I was recently reading an article from Money Talk News about how online dating produces stronger marriages. The author quoted a study stating that online dating tended to lead to more satisfying relationships because the people that used these services tended to have better impulse control, motivation for a long-term relationship, and were more selective in their choice of potential mates.
Then I read another article about how dating sites’ claims that their mathematical algorithms lead to happier relationships is completely bunk. Critics say there’s no research that supports any of these claims that dating sites have found some sort of scientific secret to matchmaking.
So what gives? Is online dating worth it?
Online Dating: Searching for True Love as a Hobo
I met my husband online four years ago and we were married last October. I owe the beginnings of my be-yoo-tiful relationship to my love of wearing homeless clothes. Seriously, my desire to look like a hobo created a perfect opportunity for me to find a boyfriend-turned-husband. How so? Observe:
One of the pros of online dating is that I could search for true love while wearing a ratty t-shirt and dodgy sweatpants in the comfort of my own home. I would park myself on the couch, boot up my laptop and commence Operation Soul Mate with a rerun of Buffy the Vampire Slayer playing in the background.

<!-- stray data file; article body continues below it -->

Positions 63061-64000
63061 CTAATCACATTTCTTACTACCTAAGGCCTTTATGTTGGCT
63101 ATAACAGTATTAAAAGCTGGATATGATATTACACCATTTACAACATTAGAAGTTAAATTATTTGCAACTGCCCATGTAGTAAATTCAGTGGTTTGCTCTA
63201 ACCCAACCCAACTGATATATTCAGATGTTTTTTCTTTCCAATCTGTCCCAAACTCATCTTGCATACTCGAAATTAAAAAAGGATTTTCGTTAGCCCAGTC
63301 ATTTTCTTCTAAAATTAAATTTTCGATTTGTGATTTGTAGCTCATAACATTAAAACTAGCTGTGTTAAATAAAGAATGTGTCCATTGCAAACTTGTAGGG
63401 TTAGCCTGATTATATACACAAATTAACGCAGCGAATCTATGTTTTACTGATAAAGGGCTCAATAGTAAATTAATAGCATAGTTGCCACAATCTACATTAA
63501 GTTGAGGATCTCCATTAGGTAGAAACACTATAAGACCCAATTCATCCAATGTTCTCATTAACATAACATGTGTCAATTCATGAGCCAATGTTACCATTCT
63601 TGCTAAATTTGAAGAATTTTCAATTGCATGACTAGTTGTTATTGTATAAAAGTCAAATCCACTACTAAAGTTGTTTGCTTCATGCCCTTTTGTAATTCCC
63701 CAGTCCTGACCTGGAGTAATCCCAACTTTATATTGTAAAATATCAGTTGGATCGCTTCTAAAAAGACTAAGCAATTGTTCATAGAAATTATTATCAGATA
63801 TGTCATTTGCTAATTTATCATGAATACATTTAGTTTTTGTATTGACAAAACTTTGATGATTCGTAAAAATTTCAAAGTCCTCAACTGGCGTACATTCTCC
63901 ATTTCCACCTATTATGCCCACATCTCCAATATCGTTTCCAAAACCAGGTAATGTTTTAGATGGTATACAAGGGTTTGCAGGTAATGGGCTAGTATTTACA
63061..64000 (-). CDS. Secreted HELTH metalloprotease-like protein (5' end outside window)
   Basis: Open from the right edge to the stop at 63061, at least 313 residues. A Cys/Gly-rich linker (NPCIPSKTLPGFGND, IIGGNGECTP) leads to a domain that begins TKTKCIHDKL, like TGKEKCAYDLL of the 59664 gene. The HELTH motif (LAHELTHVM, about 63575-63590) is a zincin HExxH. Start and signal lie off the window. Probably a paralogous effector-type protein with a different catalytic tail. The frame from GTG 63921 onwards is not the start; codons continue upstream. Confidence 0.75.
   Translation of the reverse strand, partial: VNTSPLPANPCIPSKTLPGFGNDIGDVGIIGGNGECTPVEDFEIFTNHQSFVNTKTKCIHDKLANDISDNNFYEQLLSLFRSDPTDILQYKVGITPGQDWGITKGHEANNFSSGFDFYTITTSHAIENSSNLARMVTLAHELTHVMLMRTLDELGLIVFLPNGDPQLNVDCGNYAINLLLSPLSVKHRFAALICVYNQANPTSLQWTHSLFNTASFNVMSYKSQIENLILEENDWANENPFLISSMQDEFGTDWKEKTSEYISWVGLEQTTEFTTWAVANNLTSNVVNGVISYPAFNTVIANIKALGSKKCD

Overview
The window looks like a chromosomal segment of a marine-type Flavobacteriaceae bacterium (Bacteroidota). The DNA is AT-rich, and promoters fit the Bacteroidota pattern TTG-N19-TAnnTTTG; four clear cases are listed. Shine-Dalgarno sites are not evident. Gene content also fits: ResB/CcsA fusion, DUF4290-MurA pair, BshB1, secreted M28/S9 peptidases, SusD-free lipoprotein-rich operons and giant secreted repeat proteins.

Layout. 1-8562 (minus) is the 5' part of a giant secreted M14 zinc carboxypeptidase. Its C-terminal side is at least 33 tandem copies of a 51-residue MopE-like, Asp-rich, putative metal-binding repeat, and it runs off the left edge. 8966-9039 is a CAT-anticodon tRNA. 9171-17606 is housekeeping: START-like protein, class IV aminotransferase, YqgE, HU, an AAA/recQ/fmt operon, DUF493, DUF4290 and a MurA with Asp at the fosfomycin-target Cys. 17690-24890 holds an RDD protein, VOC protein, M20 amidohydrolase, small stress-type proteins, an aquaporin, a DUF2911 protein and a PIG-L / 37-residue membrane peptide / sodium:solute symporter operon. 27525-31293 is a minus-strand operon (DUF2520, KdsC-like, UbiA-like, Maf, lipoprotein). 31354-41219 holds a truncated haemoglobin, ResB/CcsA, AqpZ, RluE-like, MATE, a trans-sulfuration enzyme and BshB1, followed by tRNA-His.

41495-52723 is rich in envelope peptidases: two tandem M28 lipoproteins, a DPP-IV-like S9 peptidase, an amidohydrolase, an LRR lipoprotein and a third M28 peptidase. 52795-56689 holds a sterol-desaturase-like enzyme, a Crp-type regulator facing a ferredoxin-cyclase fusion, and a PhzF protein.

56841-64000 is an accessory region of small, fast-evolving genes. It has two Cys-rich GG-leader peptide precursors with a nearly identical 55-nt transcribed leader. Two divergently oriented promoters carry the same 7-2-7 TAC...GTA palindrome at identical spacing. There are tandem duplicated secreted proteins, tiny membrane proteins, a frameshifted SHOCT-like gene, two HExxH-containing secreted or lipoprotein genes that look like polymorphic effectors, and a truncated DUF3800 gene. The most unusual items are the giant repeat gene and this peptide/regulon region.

Now I’m not an isolated shut-in living in some shack, à la Unabomber, but I enjoy hobbies that cut down on eye contact and meaningful conversation. I find that after eight hours of saving the world in my social work job, I’m pretty much done engaging with people. I have friends and I do go out and have fun but I like my alone time.
Cue online dating. I can get the ball rolling from the comfort of my living room – complete with homeless clothes. Drive-thru order dating, coming right up!
Online Dating: eHarmony and the Cost of Finding Everlasting Love
There’s a tonne of different online dating services ranging from Plenty of Fish, free and easy to sign-up for, to eHarmony, expensive and labour-intensive to join. Reportedly, Match.com and eHarmony are the most popular sites for meeting and greeting your potential Mr. or Mrs. Perfect.
eHarmony: I signed up for this site and ran the gamut of their 300 question survey that gauged my personality and measured my best matches across “29 dimensions of compatibility”. You’re going to want to set aside two hours and a whole lot of patience to slog through this process.
Also, eHarmony will cost you. A lot. For one month, you’re looking at $59.95 for one month, $39.95 for three months, and so on down to $19.95 twelve months (each price is based on per month).
I signed up for the three months and got a lot of interesting matches. You also get to skip the inevitable “ermahgerd, u r so hot” that you get with some of the cheaper and free sites because eHarmony doesn’t seem to have that same super-young sketchy guy/girl set.
The other good thing about eHarmony is that the whole process forces you to think carefully about what you look for in a partner. All of a sudden, you’re thinking about extrovert vs introvert; independence vs togetherness; openness to new experience vs love of routine. It can be a good trip down psychology lane.